I would suggest the heat applied to the air in the hose would tend to increase the flow by the time it gets to the end of the hose (expanding air due to heat) and/or slightly raise the pressure. As mentioned above I doubt that would have any effect in the treatment.

The height above AMSL would be more of an issue I would imagine. I do not know if the CPAP machine compensate for altitude.
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What is the percentage of O2 at 5,600' above sea level?
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(08-13-2014, 11:15 PM)MAPnea Wrote: What is the percentage of O2 at 5,600' above sea level?

The rule of thumb is air is 1% less dense 1000 feet of altitude, so you get about 5% less O2.

The percent of oxygen in the air is roughly the same, but there's less air per breath.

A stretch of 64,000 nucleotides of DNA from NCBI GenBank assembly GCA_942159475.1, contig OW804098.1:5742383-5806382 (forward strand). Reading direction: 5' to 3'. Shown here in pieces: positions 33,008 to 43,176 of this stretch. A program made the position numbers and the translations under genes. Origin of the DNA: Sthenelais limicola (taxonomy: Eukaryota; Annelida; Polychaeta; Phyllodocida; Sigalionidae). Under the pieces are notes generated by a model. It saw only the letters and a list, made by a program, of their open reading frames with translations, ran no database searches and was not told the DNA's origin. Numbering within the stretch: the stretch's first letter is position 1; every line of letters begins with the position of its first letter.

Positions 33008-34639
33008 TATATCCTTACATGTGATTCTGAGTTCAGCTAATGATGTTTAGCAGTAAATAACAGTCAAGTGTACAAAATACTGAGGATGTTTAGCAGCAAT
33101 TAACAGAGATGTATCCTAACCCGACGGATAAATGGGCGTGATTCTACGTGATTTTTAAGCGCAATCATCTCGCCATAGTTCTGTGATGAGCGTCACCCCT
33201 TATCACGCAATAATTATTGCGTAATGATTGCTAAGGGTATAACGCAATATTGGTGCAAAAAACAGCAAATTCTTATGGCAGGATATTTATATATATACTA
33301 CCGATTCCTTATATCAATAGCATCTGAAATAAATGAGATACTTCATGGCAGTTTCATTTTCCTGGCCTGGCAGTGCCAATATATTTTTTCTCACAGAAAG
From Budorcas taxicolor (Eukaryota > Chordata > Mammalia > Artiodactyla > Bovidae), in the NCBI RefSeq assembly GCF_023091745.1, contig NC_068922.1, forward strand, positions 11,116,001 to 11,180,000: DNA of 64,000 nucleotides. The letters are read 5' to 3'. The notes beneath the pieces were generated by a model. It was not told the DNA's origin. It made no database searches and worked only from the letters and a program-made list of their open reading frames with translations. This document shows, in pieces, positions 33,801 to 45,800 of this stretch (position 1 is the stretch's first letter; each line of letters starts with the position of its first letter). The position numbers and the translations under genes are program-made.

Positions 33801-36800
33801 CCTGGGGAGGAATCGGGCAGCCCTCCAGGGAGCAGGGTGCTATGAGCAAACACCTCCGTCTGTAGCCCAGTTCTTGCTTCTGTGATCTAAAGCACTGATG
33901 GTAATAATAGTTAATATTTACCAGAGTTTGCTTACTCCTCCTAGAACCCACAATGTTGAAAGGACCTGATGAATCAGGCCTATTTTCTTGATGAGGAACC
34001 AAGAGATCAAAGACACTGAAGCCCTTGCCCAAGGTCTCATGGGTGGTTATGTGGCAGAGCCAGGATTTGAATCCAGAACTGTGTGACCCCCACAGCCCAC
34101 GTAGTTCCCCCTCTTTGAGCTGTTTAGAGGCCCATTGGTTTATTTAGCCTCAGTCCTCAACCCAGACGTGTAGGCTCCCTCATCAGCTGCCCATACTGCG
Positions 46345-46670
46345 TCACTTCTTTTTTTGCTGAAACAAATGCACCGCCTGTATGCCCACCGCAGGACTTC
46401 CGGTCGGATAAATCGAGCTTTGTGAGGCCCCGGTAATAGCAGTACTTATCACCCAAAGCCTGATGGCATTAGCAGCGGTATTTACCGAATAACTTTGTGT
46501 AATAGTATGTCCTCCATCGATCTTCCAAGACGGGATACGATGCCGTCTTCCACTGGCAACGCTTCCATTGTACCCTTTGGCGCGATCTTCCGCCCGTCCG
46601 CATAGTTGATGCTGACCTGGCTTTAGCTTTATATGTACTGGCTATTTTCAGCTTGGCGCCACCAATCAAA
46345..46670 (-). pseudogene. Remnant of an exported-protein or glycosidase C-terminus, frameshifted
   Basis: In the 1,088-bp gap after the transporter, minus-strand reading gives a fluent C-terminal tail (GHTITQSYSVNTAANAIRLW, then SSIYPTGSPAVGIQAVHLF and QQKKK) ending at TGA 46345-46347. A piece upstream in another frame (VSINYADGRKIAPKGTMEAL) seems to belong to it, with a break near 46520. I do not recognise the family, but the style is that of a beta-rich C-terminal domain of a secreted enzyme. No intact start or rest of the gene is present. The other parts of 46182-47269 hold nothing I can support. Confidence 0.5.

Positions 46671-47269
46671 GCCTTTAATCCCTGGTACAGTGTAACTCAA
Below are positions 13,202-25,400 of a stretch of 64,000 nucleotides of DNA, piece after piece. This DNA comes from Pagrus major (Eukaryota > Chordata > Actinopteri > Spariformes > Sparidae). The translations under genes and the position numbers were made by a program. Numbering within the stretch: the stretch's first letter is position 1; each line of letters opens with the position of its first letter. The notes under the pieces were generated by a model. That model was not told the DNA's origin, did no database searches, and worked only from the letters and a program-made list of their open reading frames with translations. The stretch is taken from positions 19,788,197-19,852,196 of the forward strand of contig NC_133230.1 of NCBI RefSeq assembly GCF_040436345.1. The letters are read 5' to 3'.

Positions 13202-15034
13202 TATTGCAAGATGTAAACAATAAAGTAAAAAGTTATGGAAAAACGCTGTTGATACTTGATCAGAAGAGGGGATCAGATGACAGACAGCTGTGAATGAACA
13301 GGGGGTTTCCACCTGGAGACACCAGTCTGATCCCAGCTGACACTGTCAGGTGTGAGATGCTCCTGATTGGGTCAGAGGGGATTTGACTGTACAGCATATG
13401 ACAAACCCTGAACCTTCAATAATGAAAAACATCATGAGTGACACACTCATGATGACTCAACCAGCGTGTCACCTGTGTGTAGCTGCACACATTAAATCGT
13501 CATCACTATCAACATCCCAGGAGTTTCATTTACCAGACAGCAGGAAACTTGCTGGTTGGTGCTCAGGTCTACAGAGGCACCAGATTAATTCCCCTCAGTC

The fact that the percent of O2 doesn't vary that much with height is counterintuitive. We tend to think heavier gasses concentrate near the ground. Oxygen weighs 14% more than nitrogen, but the concentration doesn't vary much with height.
Get the free SleepyHead software here.
Useful links.
Click here for information on the main alternative to CPAP.
If it's midnight and a DME tells you it's dark outside, go and check it yourself.
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OK, I'm bored.

The temperature of the air in your lungs is going to be pretty close to 37C/98F body temperature no matter what the temperature of the air you're breathing is. Your respiratory system goes to a lot of effort to make that happen.